Having trouble keeping track of what's been said? Well, from verses eight through 20, the word "righteous" shows up 12 times, and "wicked" appears 14 times. Combine that with all the variations of circumstances in these verses, and anyone could understand your confusion. We'll take it piece by piece.
Here are the various circumstances:
1) If a righteous man falls into sin, his previous righteousness won't save him.
2) If a wicked man turns from wickedness, he won't be brought down by his previous wickedness.
3) If God says to a righteous man, "You're going to live," there is a chance that the man will think he's got a "get out of jail free card." But if he falls into sin, he'll find out he didn't have one.
4) If God says to a wicked man, "You're going to die," the man still has an opportunity to repent and live.
Some people disagree with the way God has decided these rules. But, as He addressed back in chapter 18, when there is a disagreement about righteousness between God and man, it is always man who is not right. In a nutshell, God repeats something that He has told us throughout the entire Bible:
Ezek. 33:20 ..."I will judge each of you according to his ways."
For 12 years, this group of Jews from the second Babylonian attack had been in exile. But all that time, the false prophets in Jerusalem and in their own midst had been telling them everything was going to be fine.
But then refugees from the third and final attack had come straggling their way into Babylon. On that day, the Jews learned that Jerusalem was taken, just as Ezekiel had told them would happen. All the words of their false prophets had been proven wrong, and he had been vindicated as a true prophet of God.
This is the fifth time that Ezekiel has made mention of the hand of the Lord being upon him (1:3; 3:14; 3:22; 8:1; 33:22). We discussed the meaning of this in our very first study. God had been imparting blessing, authority, and empowerment on Ezekiel the evening before the refugees arrived from their long trip from Jerusalem. He was prepared to speak His Word and do His work when they arrived the next morning.
When the morning came, and the refugees arrived, Ezekiel's mouth was opened. Remember, he had been rendered speechless by the Lord back in chapter three:
Ezek. 3:26-27 “...I will make your tongue stick to the roof of your mouth so that you will be mute and cannot be a man who rebukes them, for they are a rebellious house. But when I speak to you, I will open your mouth..."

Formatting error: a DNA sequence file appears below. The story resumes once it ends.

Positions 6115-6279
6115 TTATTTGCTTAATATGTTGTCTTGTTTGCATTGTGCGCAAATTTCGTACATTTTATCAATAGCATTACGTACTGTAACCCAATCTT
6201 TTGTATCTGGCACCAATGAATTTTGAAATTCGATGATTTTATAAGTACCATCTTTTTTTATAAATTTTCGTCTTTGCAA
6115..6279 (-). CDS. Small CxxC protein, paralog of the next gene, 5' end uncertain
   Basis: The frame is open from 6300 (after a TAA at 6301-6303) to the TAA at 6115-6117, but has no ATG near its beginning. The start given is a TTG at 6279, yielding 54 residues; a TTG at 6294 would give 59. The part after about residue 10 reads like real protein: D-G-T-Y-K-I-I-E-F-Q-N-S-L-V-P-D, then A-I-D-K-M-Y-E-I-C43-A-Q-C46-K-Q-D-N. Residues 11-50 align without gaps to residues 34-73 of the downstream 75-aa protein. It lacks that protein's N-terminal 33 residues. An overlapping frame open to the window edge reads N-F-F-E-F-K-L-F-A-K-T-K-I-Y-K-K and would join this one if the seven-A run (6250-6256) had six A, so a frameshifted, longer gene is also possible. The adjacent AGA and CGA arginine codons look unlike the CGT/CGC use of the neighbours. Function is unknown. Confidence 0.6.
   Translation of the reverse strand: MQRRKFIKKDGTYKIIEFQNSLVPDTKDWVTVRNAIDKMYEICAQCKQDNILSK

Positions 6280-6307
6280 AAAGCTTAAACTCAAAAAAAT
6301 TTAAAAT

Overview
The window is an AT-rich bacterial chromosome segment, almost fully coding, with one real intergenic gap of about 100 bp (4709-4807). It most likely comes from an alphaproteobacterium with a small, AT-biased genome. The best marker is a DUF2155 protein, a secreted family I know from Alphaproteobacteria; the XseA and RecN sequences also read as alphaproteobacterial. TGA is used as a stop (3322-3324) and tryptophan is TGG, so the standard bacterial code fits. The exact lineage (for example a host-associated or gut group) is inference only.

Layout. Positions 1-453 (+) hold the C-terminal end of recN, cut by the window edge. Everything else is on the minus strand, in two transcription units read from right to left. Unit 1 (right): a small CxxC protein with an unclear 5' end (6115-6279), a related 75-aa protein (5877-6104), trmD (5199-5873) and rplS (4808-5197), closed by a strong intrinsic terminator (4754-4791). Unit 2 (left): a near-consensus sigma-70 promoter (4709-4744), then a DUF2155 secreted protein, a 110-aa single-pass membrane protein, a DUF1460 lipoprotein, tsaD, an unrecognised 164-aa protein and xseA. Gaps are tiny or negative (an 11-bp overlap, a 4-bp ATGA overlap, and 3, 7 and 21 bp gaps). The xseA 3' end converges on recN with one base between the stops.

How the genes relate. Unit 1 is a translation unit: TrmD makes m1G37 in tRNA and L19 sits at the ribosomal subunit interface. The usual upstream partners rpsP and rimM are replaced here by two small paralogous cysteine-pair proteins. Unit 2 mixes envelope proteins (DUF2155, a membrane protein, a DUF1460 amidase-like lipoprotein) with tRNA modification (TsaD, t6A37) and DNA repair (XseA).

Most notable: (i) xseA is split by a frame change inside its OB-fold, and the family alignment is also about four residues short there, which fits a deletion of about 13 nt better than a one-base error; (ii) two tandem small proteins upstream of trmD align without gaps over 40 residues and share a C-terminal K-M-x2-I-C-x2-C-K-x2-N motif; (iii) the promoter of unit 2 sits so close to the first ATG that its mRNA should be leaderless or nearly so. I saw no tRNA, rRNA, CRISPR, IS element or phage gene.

For all this time, Ezekiel was only able to speak on certain occasions. Now, his tongue is loosed, and he is able to communicate freely again.
The Jews had been mostly killed or removed from the Promised Land. However, there was a handful of them left, scattered around various parts of Israel, in the areas that had been trashed, ruined, and destroyed by the Babylonians.
Some of them began to think, "Our ancestor Abraham possessed this land, even though he was only one man. We've got more than that already, so we're going to maintain possession of it." But God was quick to point out that they were living in sin, so why did they think He would allow them to have it? No, He would insure that they would be removed - one way or another.
It is discouraging to me when I hear people "claim" the promises of God while while at the same time neglect the commandments of God. You don't get to pick and choose. These guys were holding to the Abrahamic covenant, while neglecting the Mosaic covenant. In other words, God had made an unconditional promise to Abraham, that his descendants would inherit this land. However, God had also commanded the Jews that if they did not follow His Law, they would be removed from the land. Essentially, they were remembering Abraham, but forgetting Moses. God is not going to let them.
Now, God focuses on Ezekiel himself. He asks Ezekiel, "Did you know that everyone is talking about you now? They finally believe that you're My prophet. They're all fired up to hear what you have to say."
Unfortunately, while the people wanted to hear the words of God, they had no intention of acting on them. While their minds regarding Ezekiel had changed, their hearts for sin had not.
And so the Lord tells Ezekiel that he's going to have an audience, but they're going to be coming for the wrong reason. It's just like people nowadays who come to church because the music is rockin', the coffee is good, the pastor is funny, or the single girls are pretty. God isn't fooled. He sees the thoughts and intentions of our hearts, and knows why we're here.